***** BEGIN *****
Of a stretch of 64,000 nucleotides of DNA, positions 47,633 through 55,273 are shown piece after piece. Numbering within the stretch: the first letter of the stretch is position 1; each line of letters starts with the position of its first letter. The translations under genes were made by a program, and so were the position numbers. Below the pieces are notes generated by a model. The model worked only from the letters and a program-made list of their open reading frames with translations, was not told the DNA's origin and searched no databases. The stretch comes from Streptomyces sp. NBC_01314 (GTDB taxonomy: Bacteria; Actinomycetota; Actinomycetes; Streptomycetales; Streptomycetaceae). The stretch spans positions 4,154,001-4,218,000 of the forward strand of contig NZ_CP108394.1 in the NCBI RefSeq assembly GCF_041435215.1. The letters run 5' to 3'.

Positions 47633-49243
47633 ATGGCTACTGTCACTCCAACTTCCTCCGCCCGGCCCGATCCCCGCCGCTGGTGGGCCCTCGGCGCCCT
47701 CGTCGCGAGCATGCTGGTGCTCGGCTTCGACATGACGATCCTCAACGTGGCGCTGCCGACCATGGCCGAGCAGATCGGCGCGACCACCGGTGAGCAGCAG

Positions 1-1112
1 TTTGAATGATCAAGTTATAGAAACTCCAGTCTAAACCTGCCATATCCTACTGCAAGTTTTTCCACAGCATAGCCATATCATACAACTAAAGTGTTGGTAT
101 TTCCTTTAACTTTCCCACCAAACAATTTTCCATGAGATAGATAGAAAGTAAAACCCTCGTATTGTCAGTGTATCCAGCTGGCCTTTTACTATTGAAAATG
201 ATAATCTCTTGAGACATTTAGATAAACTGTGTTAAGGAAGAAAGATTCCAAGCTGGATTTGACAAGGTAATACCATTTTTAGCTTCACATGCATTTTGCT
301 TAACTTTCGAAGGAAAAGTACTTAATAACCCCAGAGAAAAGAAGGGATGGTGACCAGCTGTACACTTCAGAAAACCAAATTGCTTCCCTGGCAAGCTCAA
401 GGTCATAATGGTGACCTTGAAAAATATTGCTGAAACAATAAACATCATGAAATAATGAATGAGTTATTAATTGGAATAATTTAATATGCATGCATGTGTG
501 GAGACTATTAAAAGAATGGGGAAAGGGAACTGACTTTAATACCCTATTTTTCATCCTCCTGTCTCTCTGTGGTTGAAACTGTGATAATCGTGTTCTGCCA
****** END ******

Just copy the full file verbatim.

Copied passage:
Of a stretch of 64,000 nucleotides of DNA, positions 47,633 through 55,273 are shown piece after piece. Numbering within the stretch: the first letter of the stretch is position 1; each line of letters starts with the position of its first letter. The translations under genes were made by a program, and so were the position numbers. Below the pieces are notes generated by a model. The model worked only from the letters and a program-made list of their open reading frames with translations, was not told the DNA's origin and searched no databases. The stretch comes from Streptomyces sp. NBC_01314 (GTDB taxonomy: Bacteria; Actinomycetota; Actinomycetes; Streptomycetales; Streptomycetaceae). The stretch spans positions 4,154,001-4,218,000 of the forward strand of contig NZ_CP108394.1 in the NCBI RefSeq assembly GCF_041435215.1. The letters run 5' to 3'.

Positions 47633-49243
47633 ATGGCTACTGTCACTCCAACTTCCTCCGCCCGGCCCGATCCCCGCCGCTGGTGGGCCCTCGGCGCCCT
47701 CGTCGCGAGCATGCTGGTGCTCGGCTTCGACATGACGATCCTCAACGTGGCGCTGCCGACCATGGCCGAGCAGATCGGCGCGACCACCGGTGAGCAGCAG

Positions 1-1112
1 TTTGAATGATCAAGTTATAGAAACTCCAGTCTAAACCTGCCATATCCTACTGCAAGTTTTTCCACAGCATAGCCATATCATACAACTAAAGTGTTGGTAT
101 TTCCTTTAACTTTCCCACCAAACAATTTTCCATGAGATAGATAGAAAGTAAAACCCTCGTATTGTCAGTGTATCCAGCTGGCCTTTTACTATTGAAAATG
201 ATAATCTCTTGAGACATTTAGATAAACTGTGTTAAGGAAGAAAGATTCCAAGCTGGATTTGACAAGGTAATACCATTTTTAGCTTCACATGCATTTTGCT
301 TAACTTTCGAAGGAAAAGTACTTAATAACCCCAGAGAAAAGAAGGGATGGTGACCAGCTGTACACTTCAGAAAACCAAATTGCTTCCCTGGCAAGCTCAA
401 GGTCATAATGGTGACCTTGAAAAATATTGCTGAAACAATAAACATCATGAAATAATGAATGAGTTATTAATTGGAATAATTTAATATGCATGCATGTGTG
501 GAGACTATTAAAAGAATGGGGAAAGGGAACTGACTTTAATACCCTATTTTTCATCCTCCTGTCTCTCTGTGGTTGAAACTGTGATAATCGTGTTCTGCCA